Italy sells bonds at record high of 6% at auction
Italy's cost of borrowing has reached a record high, despite the deal reached to contain the eurozone debt crisis.
Italy paid 6.06% to borrow for 10 years at an auction on Friday, the most since the euro was created in 1999.
The rate jumped from 5.86% - the previous record high - at its last auction a month ago.
The auction came as stock markets failed to follow up on their global rally on Thursday, with shares in many European banks turning lower.
An interest rate of 6% and higher is generally considered to be unsustainable.
The Italian Treasury also failed to meet its borrowing target, having hoped to sell as much as 8.5bn euros ($12.1bn, £7.5bn) of bonds.
They only sold 7.9bn euros of the 10-year benchmark debt.
Italy has the highest total debt in the eurozone, amid stagnant growth.
But Italy has the advantage of having most of its debt owed to its own people rather than external investors. This buys it more breathing room than, say, heavily-indebted Greece.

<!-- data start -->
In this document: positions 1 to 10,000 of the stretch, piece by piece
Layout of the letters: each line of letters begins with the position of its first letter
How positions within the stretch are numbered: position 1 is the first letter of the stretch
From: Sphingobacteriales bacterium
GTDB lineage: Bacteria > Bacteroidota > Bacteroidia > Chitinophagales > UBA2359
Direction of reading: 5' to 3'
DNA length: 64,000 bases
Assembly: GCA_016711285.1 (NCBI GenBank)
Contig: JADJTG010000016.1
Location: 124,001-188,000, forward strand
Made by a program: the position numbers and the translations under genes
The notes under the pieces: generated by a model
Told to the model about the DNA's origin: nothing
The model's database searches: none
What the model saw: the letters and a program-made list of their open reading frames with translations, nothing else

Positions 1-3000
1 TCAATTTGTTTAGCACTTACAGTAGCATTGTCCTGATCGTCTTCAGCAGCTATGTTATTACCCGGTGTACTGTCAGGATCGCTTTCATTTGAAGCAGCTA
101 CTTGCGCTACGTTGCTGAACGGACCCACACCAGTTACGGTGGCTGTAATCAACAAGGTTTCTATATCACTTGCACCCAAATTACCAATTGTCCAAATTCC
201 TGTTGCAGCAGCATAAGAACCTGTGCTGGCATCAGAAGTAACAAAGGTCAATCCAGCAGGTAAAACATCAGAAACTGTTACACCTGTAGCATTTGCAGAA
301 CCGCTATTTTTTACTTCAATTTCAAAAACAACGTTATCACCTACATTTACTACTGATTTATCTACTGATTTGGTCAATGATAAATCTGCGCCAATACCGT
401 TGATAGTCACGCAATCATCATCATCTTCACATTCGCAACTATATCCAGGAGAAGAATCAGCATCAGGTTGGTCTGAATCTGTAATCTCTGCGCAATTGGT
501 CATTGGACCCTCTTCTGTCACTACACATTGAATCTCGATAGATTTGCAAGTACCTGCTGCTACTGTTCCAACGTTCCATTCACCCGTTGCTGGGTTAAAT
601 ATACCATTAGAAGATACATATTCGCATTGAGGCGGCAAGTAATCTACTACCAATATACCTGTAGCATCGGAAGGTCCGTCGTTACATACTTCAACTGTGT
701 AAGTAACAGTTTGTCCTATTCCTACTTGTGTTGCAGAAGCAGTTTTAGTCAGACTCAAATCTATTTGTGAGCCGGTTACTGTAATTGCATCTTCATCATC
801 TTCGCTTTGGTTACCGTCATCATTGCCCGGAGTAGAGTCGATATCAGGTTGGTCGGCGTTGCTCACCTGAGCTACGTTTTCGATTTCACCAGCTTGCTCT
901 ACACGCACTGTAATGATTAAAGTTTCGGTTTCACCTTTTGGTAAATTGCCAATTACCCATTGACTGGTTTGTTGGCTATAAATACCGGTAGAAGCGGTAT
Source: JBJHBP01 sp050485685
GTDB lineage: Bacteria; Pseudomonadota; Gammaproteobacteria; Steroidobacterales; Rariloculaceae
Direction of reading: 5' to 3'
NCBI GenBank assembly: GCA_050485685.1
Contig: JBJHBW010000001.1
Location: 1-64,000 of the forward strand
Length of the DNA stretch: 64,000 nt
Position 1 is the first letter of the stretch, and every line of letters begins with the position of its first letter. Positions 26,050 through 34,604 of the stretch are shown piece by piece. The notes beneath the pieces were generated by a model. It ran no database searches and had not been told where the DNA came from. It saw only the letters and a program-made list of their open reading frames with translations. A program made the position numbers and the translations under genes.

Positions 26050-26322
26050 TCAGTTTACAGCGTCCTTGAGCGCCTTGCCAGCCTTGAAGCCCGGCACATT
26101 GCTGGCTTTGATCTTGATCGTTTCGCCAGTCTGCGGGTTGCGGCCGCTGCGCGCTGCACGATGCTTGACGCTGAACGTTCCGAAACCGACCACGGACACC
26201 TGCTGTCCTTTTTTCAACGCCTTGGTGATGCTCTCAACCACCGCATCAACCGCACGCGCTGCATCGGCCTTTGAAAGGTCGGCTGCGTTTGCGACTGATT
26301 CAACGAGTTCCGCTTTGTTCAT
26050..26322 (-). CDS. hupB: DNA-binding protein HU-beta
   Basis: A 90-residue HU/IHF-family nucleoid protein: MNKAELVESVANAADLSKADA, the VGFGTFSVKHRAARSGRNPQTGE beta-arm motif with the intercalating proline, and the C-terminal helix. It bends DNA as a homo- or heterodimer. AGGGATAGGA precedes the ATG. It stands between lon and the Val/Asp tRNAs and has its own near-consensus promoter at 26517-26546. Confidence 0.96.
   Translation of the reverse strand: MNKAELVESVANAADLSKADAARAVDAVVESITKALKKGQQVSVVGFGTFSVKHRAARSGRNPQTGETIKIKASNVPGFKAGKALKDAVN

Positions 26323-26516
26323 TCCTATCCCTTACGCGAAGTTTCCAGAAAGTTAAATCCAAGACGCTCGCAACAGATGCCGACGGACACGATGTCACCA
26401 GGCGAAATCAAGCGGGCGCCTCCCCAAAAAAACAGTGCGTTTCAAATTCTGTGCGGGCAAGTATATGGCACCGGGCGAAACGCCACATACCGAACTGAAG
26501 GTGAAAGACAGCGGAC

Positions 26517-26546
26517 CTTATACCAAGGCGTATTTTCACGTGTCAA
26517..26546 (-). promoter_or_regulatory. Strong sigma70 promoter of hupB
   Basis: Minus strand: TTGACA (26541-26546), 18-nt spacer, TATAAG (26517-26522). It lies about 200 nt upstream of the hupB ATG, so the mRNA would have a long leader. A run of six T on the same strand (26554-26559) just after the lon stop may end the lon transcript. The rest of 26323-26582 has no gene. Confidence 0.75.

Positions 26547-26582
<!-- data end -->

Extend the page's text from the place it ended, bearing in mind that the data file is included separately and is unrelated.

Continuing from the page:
Losses on the Italian stock market increased after the auction results were announced.
On Thursday, eurozone leaders agreed to expand the single currency's bailout fund to 1tn euros, and to take measures to recapitalise banks.
Under the terms of the Brussels deal thrashed out by EU leaders, banks must raise more capital to protect themselves against losses resulting from any future defaults.
At the same time, some banks accepted a loss of 50% on their Greek debt.
Earlier, banking stocks such as Barclays and Royal Bank of Scotland rose for the second day. But they turned lower as the trading day went on.
"The best we can say is that the EU have engineered a temporary reprieve but there is no guarantee of a final resolution to the crisis," said Neil MacKinnon of VTB Capital.
Lloyds Banking Group closed down 5.2%, Barclays fell 4.2% and RBS dropped 3.6%.
In Germany, Commerzbank lost 4.3%.
However, French banks ended the day higher, with Credit Agricole climbing 3.7%, BNP Paribas gaining 3.5% and Societe Generale rising 1.7%.